Following is a direct comparison of the Samyang (1st row) to the Zeiss (2nd row):
The Samyang and the Zeiss perform pretty similar at a very high level with the Samyang showing a little less spherical aberrations in the center. At the APS-C/DX-corner the Zeiss is in the lead. And at the FF-/FX-corner both lenses are hard to distinguish: both produce stunning results at the outer area of the sensor. Regarding field curvature at this distance: The crops of the Zeiss were all taken from the same shot while the Samyang needed a bit of focus optimization indicating a slightly curved field.
Performance at large distances
The Siemens-star test-targets are shot at a distance of 40x focal length, which is in this case 5.4m. But performance of lenses also depends on the shooting distance. Therefore I do another series of test-shots of a landscape dubbed the “Unremarkables” where you can measure distances in km, not meter. I use this scene to show you how the lenses perform when almost everything is at infinity. I set White Balance to a standard daylight value to make them comparable across lenses shot at the same day and also try to make exposure comparable. There’s no tinkering with vignette-control so you see it here as it is produced by the lens. Focus was manually acquired at the largest aperture in live-view and not changed for other apertures.
You can click on the image to access the large original. Please respect our copyright and only use those images for personal use.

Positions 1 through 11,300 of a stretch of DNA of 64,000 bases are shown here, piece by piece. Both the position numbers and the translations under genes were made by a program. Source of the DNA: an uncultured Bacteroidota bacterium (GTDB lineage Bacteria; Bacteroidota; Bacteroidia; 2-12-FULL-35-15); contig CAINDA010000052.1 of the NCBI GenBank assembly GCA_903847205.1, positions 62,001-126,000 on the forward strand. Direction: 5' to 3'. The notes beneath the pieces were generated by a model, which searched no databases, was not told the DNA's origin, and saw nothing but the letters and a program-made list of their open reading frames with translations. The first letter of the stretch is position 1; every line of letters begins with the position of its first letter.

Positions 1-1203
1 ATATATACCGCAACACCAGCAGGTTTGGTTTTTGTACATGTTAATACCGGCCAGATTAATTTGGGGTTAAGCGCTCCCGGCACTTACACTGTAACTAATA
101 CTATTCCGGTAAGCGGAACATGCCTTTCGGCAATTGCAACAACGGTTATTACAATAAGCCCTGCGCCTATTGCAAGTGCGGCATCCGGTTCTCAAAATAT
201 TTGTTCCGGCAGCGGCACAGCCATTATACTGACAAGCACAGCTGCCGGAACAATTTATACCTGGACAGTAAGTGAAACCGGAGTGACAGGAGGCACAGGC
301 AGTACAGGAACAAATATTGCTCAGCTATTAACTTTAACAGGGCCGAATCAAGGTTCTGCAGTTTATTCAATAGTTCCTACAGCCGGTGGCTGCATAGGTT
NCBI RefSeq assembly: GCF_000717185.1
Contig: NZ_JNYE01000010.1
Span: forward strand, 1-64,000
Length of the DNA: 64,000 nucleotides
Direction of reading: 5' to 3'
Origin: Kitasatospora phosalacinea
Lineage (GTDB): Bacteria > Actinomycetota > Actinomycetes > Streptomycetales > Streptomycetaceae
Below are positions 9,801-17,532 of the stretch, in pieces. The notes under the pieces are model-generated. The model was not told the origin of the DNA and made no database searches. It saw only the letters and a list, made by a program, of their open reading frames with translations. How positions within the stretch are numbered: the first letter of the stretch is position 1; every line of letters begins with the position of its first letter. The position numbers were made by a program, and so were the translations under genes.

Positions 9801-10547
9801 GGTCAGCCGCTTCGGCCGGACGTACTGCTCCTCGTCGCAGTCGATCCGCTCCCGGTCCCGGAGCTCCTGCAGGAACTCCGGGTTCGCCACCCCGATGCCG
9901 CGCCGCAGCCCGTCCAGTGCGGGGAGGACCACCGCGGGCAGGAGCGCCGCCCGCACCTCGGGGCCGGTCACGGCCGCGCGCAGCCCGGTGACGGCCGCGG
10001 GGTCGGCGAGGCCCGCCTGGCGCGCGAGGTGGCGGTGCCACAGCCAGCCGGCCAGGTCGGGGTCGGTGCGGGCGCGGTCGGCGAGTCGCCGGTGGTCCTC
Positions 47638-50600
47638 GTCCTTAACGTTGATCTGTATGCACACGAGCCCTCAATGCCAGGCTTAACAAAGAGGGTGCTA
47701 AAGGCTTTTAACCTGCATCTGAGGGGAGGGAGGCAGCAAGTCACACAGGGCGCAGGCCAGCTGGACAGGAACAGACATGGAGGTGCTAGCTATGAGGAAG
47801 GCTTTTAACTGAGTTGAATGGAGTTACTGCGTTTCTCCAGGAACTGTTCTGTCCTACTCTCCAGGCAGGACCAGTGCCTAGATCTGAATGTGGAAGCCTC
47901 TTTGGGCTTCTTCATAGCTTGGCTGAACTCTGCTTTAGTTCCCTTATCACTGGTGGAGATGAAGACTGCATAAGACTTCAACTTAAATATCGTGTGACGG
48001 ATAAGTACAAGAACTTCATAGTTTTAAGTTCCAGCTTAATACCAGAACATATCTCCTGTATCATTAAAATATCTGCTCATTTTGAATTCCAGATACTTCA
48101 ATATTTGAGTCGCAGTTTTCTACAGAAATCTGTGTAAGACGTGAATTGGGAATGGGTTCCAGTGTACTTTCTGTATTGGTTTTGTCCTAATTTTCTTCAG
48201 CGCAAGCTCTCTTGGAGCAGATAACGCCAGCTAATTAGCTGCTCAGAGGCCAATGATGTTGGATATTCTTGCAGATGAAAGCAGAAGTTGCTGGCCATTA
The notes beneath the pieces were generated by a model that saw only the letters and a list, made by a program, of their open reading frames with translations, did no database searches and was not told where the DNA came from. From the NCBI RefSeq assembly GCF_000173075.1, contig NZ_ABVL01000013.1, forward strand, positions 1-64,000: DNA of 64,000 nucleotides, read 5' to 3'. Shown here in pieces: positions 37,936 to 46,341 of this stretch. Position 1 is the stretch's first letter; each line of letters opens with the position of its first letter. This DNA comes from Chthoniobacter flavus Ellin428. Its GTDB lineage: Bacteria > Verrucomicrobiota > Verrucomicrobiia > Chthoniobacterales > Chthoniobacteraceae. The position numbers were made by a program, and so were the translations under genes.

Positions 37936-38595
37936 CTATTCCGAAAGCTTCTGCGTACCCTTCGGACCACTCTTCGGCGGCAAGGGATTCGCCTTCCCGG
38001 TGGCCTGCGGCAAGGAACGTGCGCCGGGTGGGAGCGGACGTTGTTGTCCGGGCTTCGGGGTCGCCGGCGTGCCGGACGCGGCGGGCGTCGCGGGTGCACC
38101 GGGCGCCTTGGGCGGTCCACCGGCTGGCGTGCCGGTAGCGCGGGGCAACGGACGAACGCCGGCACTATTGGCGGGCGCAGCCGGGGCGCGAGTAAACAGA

The main image shows the complete scene at maximum aperture to give you an impression of the angle of view and to judge vignetting. This is followed by one row of 100% crops from f2.0 to f11 each from the middle, the APS-C/DX-corner and the right FF/FX-corner.
You can access the respective shots up to f22 via the links beneath the main image.
Performance at long distances confirms the tests at 5m: This lens is very good even wide open in the APS-C/DX image-circle and astonishingly good in the FF/FX-corner. Only the amount of vignetting is a bit of a let-down. Stop down to f4.0 to get superb clarity across the sensor and very low light fall-off. I shot the same scene within minutes with the Zeiss 135/2.0 Apo Sonnar for comparison:
In the center and the APS-C/DX-corner both lenses perform almost identical. Only in the FF/FX-corner the Zeiss has a small lead. Maybe the lower field curvature of the Zeiss pays off here.
Want to see how much clearer the image of the fixed focal lens is (be it Zeiss or Samyang) compared to a professional-grade zoom lens like the Nikon AF-S 70-200/2.8G VR II? Head over to my Zeiss 135mm f2.0 Apo Sonnar review. Even with the zoom at f8 does it not completely reach the contrast and resolution of the fixed focal at f2.8.
To make it easier to compare light fall-off in the corners of a full-frame sensor I’ve arranged a series of three shots each with the Samyang (1st row) and the Zeiss (2nd row) at different apertures. From left to right: f2.0, f2.8, and f4.0:
As you can see, the differences under controlled conditions are negligible wide open. At f2.8 the Zeiss is a bit darker in the extreme corners while at f4.0 the Zeiss pulls ahead with very little light fall-off.
Rendering of point-light sources at night-shots